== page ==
By showcasing not only what you are doing but also who is doing it, you give complex blockchain technology a friendly face — someone that people can relate to – and make it more relatable to a wider pool of potential customers. Also, combining this with the educational part, just like the Berlin-based startup Centrifuge did, will help people to connect the dots and can add some local interest to support blockchain public relations.
The third step, is to inspire journalists, influencers, potential users and customers by presenting not only a vision of the (near) future, but also by making information, products and services easily accessible.
For example, when you’re planning to pitch a story to journalists, think about doing it in different ways such as writing a newsletter that includes a call to action – e.g. ‘click here to find out how to get started’.
Also remember you don’t just have to focus on written articles. It’s always good to have some variation, so make sure to use the right people in your company to tell stories over different channels such as video. Video gives you the opportunity to show not tell. Rather than talk about your product features, video helps you to educate and tell the story of how your technology is impacting lives.
Why is it important to inspire people? Well, the main reason is that blockchain is a complex topic, so it takes more than just a basic level of knowledge to understand what it is, how it works and what its advantages are.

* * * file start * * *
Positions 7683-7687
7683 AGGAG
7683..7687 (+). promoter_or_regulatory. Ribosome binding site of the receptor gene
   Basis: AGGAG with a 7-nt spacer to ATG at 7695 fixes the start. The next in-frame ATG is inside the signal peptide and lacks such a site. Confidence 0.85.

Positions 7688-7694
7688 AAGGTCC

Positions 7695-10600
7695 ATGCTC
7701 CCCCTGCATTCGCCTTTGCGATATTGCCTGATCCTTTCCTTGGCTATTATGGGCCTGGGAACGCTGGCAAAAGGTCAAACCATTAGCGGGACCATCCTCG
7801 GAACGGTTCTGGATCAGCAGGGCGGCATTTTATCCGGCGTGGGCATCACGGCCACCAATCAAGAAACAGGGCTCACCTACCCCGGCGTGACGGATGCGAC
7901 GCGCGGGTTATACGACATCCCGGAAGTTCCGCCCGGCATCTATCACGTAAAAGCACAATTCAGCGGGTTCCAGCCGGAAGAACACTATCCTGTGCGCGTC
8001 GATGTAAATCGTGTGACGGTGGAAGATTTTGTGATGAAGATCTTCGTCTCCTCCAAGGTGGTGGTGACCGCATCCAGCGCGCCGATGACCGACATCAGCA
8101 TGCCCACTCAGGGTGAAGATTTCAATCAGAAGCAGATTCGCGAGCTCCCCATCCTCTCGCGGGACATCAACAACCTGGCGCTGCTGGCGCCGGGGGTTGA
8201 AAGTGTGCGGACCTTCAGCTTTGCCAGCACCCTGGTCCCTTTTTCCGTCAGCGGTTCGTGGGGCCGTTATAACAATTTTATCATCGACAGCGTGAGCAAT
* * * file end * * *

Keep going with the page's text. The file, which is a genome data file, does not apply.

Telling your stories
With these three pillars of your blockchain public relations strategy in place, it’s time to start telling your stories. Here’s a simple formula to ensure storytelling success:
- Identify a problem your target group knows about (e.g. a lack of data sovereignty)
- Explain what causes this problem (architecture and business models of online platforms in web 2.0)
- Describe what an improved condition should be like (everyone really owns his/her data and can decide who’s allowed to use it)
- Outline what solution you have to offer
- Add a call-to-action (ask yourself who’s in control of your data/learn more/join the community).
Given it’s blockchain, you not only need to think about typical social networks like Twitter, Reddit or LinkedIn, but also messengers like Telegram or — for earning real credibility in the Ethereum community — Status.
Now it’s all down to you. Get out there and #BUIDL your community!
Saskia Stolper is director, Germany, Red Lorry Yellow Lorry
Saskia Stolper is director, Germany, Red Lorry Yellow Lorrymail the author
visit the author's website
Forward, Post, Comment | #IpraITLWe are keen for our IPRA Thought Leadership essays to stimulate debate. With that objective in mind, we encourage readers to participate in and facilitate discussion. Please forward essay links to your industry contacts, post them to blogs, websites and social networking sites and above all give us your feedback via forums such as IPRA’s LinkedIn group. A new ITL essay is published on the IPRA website every week. Prospective ITL essay contributors should send a short synopsis to IPRA head of editorial content Rob Gray email
Share on Twitter Share on Facebook